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26 September 2018updated 23 Jul 2021 10:18am

The body takes the stage in Christine and the Queens new record, Chris

Having chopped off that feminine last syllable and most of her hair, “Chris” places the body at the centre of an album grappling with gender, sexuality and desire.

By Anna Leszkiewicz

The music of Christine and the Queens has always been rooted in the body. French singer-songwriter Héloïse Letissier, the woman behind the alter ego, studied classical ballet for ten years. When her first album, Chaleur Humaine, began to draw attention in 2016, it was in no small part thanks to captivating live renditions of the lead single “Tilted”, Letissier and her backing dancers uninhibited as they undulated under a spotlight with Michael Jackson-like mannerisms. The New York Times labelled her “a pop star who sings with her muscles”.

The body takes the stage once again on her second record, Chris. Having chopped off that feminine last syllable and most of her hair, “Chris” places the body at the centre of an album grappling with gender, sexuality and desire. Every song references body parts and/or fluids: Chris is hungry for the bodies of others, tasting tears, grabbing at throats and spitting on men. If this sounds cannibalistic, a reference to Goya’s Saturn Devouring His Son confirms desire isn’t always harmless.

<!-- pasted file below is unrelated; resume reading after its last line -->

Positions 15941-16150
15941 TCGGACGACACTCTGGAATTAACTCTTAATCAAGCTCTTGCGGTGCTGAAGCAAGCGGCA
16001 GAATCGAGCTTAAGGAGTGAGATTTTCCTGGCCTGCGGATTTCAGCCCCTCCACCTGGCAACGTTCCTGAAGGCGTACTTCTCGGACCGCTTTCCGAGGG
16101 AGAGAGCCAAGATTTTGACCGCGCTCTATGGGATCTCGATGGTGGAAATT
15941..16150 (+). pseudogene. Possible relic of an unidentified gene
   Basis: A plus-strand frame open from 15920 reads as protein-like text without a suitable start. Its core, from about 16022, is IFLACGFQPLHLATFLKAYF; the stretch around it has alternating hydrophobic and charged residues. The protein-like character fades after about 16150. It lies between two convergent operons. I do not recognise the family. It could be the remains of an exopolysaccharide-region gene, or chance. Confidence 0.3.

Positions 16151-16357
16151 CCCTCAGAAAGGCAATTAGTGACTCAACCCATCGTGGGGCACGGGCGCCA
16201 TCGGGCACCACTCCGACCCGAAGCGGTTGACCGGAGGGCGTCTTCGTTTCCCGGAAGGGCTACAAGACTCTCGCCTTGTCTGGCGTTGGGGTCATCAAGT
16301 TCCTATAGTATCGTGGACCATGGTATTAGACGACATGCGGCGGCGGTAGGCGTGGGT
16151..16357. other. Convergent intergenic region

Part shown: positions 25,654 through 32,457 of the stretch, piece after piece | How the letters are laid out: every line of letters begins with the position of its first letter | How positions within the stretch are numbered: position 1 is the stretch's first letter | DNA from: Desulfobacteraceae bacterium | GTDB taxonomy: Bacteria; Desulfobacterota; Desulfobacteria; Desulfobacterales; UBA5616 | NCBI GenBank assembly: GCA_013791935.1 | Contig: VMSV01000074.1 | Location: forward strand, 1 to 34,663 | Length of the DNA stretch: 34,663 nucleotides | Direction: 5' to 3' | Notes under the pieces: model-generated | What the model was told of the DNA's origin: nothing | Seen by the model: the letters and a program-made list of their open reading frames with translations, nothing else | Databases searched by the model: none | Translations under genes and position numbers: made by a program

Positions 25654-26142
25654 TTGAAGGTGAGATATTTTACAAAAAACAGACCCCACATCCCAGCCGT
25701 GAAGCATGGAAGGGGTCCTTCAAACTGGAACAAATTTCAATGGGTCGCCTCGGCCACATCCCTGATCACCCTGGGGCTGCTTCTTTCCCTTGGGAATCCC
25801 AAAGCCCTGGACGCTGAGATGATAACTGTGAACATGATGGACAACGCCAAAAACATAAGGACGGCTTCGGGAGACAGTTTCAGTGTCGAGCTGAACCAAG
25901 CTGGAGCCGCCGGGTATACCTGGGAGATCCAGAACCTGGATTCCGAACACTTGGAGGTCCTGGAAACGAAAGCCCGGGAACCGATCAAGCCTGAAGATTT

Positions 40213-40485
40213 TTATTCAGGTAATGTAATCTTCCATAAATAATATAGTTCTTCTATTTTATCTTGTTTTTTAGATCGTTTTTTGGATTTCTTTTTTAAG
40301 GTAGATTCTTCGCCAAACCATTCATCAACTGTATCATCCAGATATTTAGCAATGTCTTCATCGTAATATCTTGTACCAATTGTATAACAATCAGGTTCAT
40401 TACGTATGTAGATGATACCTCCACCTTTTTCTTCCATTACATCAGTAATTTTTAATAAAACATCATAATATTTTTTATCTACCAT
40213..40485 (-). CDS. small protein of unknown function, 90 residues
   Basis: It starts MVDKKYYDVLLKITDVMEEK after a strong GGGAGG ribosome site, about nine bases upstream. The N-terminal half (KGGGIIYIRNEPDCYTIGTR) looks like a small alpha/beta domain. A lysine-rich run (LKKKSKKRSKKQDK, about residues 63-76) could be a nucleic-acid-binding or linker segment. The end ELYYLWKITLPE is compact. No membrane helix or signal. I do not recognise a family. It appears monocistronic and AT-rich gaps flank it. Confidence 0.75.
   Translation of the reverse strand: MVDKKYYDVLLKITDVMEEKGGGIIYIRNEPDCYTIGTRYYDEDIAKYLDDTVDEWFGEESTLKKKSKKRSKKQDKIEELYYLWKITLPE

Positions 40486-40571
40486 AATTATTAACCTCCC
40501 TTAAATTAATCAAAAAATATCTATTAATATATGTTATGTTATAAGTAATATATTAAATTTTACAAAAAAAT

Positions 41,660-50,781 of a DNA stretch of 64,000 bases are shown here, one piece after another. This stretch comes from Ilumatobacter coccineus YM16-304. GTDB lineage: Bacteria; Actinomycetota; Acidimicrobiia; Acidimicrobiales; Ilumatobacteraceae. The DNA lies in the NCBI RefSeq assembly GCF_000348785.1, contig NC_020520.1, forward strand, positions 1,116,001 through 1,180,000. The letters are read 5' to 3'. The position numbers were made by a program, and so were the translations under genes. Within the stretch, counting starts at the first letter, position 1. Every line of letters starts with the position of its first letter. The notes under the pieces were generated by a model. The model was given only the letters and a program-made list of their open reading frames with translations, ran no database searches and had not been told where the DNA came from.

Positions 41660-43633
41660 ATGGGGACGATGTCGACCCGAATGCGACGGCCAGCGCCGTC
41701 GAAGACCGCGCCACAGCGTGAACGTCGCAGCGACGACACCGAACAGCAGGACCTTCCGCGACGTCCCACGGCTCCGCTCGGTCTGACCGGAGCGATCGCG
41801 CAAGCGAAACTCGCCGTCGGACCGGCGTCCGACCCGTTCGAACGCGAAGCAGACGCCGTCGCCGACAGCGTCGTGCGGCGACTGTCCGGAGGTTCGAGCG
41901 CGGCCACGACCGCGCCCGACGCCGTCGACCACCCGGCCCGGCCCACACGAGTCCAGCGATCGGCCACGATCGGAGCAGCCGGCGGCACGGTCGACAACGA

Letissier is fascinated by her own body, too: her ability to bruise, bleed, hurt and heal. “A swollen eye is four days/Of curious calm,” she sings on “The Walker”, as harmonies hit every other word like a pulse. “Such pains can be a delight.”

All this is set to percussion-heavy Eighties melodies that are both eccentric and tight. Quirks of French pronunciation are deliberately destabilising: on “Damn (what must a woman do)”, “wo-man” sounds more like “poor man”. “Doesn’t Matter” is frantic but catchy, full of overlapping, offbeat syllables. Chris plays with subversive structures and bold lyrics, but keeps snappy pop hooks at its heart. 

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This article appears in the 26 Sep 2018 issue of the New Statesman, The Tory Brexit crisis